Alarm Clock Syncs With Your Sleep Cycle

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Sometimes waking up is hard and you just want to hit the snooze button on the alarm, and sometimes you feel refreshed. Maybe the snooze button doesn't help and you still feel groggy. Researchers in India think they now know why that happens: your alarm clock is out of sync with your sleep cycle. And they think the problem can be fixed.

Sleep has a cycle that lasts about 90 minutes and involves four stages, two of which are lighter and easier to wake from. If you wake somebody up during the light periods they feel more refreshed, whereas doing so during deep sleep produces the urge to turn over and pull the blanket over your head. By monitoring the stages of sleep a person is in, an alarm clock could be set to only go off at times when a person is sleeping lightly.

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This is more than just a comfort exercise: sleep is important to maintaining cognitive function and overall health. (In fact, depriving someone of sleep is classified as torture in many countries). Even though the precise functions of sleep are still unknown, it’s clear that a lot of adults in the industrialized world aren’t getting enough of it.

The team put electrodes on a subject’s head to monitor their brain activity with an EEG, and linked the output to the alarm clock. That isn’t so convenient, but a headband could be set up that would be worn whilst in bed. The electrodes could even be wireless.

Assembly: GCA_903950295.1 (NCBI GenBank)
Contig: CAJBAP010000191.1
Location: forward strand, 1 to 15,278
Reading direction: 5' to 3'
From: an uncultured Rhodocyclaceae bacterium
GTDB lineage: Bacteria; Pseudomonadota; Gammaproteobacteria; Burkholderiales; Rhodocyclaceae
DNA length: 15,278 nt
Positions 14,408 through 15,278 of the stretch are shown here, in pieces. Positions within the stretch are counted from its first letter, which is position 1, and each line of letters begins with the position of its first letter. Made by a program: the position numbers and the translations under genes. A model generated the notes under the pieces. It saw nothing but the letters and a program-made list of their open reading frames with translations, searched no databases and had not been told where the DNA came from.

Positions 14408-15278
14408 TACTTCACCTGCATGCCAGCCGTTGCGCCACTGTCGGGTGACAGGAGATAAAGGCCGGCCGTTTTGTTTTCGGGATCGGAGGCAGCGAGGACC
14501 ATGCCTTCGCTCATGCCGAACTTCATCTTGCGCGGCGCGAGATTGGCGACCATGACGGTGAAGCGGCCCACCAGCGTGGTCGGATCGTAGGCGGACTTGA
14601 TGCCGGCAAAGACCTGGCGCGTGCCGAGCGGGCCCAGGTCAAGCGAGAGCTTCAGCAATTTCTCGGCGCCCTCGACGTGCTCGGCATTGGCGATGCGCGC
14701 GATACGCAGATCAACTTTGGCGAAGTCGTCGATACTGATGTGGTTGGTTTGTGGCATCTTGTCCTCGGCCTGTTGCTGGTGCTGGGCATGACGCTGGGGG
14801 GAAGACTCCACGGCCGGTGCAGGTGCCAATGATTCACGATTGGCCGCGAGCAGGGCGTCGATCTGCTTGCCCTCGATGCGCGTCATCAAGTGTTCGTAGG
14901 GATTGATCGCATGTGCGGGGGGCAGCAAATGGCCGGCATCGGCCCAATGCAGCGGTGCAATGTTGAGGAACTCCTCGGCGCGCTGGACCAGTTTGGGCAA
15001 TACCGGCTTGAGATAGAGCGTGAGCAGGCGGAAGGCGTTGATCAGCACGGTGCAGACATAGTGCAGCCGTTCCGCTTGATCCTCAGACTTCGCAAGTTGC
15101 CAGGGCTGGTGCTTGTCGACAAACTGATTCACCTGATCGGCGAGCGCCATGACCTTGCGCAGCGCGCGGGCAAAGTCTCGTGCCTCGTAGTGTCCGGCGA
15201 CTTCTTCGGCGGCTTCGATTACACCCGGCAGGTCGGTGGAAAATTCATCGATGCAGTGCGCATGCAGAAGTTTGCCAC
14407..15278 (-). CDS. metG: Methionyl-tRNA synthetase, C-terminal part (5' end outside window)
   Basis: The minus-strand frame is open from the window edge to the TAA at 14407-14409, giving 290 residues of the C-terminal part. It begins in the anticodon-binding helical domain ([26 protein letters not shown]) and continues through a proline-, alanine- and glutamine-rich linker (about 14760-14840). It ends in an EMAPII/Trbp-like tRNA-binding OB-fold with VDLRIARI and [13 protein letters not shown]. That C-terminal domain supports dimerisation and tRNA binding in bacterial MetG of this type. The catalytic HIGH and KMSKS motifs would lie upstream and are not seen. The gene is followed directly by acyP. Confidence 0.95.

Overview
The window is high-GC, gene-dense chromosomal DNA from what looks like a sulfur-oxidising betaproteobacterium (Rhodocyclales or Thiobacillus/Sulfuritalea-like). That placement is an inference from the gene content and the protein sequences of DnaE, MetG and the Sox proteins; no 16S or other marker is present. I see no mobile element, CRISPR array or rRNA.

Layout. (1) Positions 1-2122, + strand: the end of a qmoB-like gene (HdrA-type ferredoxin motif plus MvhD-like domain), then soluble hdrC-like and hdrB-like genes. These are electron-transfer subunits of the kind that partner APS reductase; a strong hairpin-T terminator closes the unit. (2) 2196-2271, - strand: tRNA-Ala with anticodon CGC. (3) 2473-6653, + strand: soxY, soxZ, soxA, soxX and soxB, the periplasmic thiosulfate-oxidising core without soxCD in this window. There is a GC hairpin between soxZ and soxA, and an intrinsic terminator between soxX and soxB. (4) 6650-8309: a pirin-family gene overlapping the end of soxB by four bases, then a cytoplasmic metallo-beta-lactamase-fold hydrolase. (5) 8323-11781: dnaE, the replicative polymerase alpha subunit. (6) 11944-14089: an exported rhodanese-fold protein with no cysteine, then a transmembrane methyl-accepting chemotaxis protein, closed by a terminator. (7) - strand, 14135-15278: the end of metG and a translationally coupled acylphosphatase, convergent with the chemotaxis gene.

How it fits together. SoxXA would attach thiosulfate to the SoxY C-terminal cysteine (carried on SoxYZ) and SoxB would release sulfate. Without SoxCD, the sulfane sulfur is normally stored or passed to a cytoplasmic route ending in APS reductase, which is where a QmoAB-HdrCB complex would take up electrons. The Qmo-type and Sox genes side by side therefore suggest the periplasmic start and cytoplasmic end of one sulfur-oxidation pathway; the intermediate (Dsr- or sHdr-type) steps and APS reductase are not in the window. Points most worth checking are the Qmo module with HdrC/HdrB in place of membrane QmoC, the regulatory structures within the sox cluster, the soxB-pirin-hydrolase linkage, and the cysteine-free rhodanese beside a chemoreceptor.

In tests, the alarm time was set and the monitoring process began 90 seconds before the alarm was set to go off. An onboard computer determined what stage of sleep the subject was in during the monitoring period. If they were in the third or fourth stages of sleep, (the deepest), the alarm was "snoozed.” If they were in the first or second stages of sleep, the alarm went off.

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With a little tweaking one could even have an alarm clock and computer record sleep activity all night, over time, and from there determine if the alarm time is lining up well with the first or second sleep stage. This would allow someone to adjust the alarm time to better coincide with stage one or two sleep. That might mean getting up earlier -– by as much as 45 minutes -– but it would probably feel a lot better.